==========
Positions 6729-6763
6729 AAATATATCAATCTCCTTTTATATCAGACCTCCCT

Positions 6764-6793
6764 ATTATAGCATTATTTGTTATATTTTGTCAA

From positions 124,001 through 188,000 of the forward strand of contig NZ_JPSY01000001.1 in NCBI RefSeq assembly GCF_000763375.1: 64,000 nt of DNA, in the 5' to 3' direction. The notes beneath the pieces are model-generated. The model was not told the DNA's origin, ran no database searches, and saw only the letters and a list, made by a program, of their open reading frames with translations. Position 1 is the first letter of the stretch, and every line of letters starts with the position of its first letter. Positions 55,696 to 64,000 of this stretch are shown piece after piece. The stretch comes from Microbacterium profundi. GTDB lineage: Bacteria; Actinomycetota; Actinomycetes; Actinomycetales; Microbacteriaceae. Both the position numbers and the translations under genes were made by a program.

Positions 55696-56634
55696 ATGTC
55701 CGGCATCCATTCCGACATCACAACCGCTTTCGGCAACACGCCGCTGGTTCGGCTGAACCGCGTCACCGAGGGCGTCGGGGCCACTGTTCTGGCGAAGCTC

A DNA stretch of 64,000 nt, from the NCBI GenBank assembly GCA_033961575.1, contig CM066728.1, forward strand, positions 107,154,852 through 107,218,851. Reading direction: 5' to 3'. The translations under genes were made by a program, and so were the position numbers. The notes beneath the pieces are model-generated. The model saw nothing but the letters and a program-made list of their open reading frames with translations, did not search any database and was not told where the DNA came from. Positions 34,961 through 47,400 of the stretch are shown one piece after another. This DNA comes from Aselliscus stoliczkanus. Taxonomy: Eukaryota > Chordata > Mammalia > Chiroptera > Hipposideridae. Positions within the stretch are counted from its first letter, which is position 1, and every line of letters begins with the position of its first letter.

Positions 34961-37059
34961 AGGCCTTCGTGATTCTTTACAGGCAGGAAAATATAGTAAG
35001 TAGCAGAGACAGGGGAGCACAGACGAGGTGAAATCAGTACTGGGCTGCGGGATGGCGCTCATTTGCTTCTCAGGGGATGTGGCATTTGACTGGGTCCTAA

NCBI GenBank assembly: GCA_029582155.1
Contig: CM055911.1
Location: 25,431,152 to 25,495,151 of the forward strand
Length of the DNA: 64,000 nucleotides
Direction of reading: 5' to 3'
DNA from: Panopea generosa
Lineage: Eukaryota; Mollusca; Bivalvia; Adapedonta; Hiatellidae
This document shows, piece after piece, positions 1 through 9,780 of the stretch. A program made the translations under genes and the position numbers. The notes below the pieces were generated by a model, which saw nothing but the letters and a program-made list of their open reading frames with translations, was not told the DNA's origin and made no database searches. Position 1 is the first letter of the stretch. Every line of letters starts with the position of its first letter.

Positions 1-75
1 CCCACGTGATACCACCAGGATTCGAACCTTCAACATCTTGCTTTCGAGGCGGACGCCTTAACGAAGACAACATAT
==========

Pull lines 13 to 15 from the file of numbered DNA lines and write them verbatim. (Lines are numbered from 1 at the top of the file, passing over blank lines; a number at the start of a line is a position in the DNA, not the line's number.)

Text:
NCBI GenBank assembly: GCA_029582155.1
Contig: CM055911.1
Location: 25,431,152 to 25,495,151 of the forward strand